Conceptualising the liberal ideal: the discursive construction of education in the promotion of international development 2000 – 2020

Wash, Ian (2022) Conceptualising the liberal ideal: the discursive construction of education in the promotion of international development 2000 – 2020. PhD thesis, University of Nottingham.

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This thesis advances our understanding of the ideational drivers behind international education policy of the new millennium by taking an interpretive approach to the key policy documents. Discourse analysis is used to examine the main policy reports produced by the most influential bodies in this field, notably the World Bank and UN agencies, between 2000 and 2020. It finds that international education policy was discursively constructed as a grand narrative about the vision, process and outcomes of education in the promotion of international development. Yet the thesis argues that the dominant liberal model informing policy practices in this field was compromised by an overly simplistic one-size-fits-all approach to constructing the challenges and finding solutions in international education. To be specific, the analysis finds that the international policy realm was dominated by thinking grounded in economic liberalism.

This study questions the assumed harmony within the liberal model of international education, probing its broader notions of human perfectibility and liberal economic ideals associated with narrower market concerns. For the analysis reveals a grand narrative operating around a series of theoretically informed debates: over the vision of education as an economic or a social good; concerning the relative benefits of marketisation as opposed to humanisation in the process; and on outcomes, over whether the policies put in place rendered education a commodity or enabled the progressive realisation of the right to education. The liberal theory of international education is constituted by reference to the former pole of each of these binaries, whereas the latter is associated with critical perspectives on the liberal education model. It is this liberal model that underpins the international education policy practices examined in this study, the assumptions of which are deserving of much scrutiny and critical reflection. Applying a discursive approach to official reports and speeches lays bare the beliefs behind the liberal education model that these policy documents are associated with. In turn, this allows for a critical assessment of the liberal theory of international education, the assumptions behind which are considered flawed and urgently in need of attention.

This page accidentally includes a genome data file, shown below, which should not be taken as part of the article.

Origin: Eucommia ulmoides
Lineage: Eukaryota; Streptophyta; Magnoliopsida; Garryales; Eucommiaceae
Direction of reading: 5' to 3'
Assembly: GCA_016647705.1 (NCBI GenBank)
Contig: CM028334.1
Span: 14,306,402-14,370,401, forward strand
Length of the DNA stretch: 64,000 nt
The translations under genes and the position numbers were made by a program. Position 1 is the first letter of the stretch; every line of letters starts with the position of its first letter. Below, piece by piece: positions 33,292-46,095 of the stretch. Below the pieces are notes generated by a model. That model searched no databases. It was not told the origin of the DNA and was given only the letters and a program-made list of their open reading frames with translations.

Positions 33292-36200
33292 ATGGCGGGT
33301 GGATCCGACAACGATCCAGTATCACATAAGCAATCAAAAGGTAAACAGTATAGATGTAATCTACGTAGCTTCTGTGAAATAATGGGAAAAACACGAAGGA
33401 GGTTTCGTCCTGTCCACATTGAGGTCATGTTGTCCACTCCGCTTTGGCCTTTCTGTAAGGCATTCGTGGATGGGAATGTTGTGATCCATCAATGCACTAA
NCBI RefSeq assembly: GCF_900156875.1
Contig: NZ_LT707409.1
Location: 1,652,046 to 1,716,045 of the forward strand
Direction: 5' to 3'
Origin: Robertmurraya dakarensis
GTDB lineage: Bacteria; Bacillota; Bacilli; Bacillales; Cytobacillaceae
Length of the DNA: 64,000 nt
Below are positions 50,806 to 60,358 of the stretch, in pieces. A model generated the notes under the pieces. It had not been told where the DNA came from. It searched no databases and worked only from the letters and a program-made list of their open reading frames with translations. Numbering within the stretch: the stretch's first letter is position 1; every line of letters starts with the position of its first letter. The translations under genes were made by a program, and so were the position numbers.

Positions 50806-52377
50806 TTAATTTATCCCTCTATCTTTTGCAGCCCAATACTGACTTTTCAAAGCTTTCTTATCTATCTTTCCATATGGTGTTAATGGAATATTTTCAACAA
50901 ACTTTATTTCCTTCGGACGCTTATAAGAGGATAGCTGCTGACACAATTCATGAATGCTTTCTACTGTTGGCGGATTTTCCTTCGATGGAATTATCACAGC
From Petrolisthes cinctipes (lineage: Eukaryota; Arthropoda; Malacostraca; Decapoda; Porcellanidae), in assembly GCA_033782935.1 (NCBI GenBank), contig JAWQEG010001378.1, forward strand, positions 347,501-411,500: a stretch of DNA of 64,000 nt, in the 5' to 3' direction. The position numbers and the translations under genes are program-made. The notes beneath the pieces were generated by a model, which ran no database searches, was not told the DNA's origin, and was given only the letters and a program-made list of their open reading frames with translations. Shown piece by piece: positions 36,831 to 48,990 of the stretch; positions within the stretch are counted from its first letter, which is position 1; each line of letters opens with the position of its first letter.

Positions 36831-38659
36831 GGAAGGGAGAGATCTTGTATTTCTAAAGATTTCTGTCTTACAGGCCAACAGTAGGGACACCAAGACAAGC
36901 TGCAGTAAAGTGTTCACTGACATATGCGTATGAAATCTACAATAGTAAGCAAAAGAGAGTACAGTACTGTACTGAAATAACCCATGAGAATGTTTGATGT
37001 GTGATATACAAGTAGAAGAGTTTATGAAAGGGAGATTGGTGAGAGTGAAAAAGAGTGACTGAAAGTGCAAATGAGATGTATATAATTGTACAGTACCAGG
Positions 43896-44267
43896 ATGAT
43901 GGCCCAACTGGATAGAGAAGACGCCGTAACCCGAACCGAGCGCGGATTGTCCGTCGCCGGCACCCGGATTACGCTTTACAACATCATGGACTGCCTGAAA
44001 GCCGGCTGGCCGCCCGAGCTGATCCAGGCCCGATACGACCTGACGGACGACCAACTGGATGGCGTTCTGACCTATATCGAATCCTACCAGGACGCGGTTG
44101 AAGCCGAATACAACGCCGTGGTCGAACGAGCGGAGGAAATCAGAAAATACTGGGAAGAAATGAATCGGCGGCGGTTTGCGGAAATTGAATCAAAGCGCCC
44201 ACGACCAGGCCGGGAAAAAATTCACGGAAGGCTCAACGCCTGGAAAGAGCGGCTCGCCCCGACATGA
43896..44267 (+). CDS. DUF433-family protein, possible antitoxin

Through a detailed analysis of the liberal education model, the thesis delivers a series of theoretical, methodological and empirical contributions: it helps us establish the case for taking a discursive approach to public and foreign policy research; it presents a unique interpretive discourse analytical method for investigating public policy dilemmas thereby showcasing the value of discourse analysis for international relations research; it identifies the weaknesses and possible solutions to seemingly intractable issues in international education, namely the challenges of providing equal access to high quality learning in poor countries amid economic and market-based tensions concealed within the liberal education model; and, it highlights policy recommendations to improve human wellbeing and security in less prosperous nations. The thesis concludes by considering how contemporary international education policy responses to Covid-19 have tended to reinforce trends identified between 2000 and 2020 towards a more liberal market economy model of education. More specifically, that responses to online learning have tended to support the interests of global education tech companies thus bolstering the prevailing aspects of the education model aligned with economic liberalism.

Item Type: Thesis (University of Nottingham only) (PhD)
Supervisors: Pupavac, Vanessa
Burns, Tony
Keywords: International education, International development, Political discourse analysis
Subjects: J Political science > JZ International relations
Faculties/Schools: UK Campuses > Faculty of Social Sciences, Law and Education > School of Politics and International Relations
Item ID: 70014
Depositing User: Wash, Ian
Date Deposited: 31 Dec 2022 04:40
Last Modified: 31 Dec 2022 04:40

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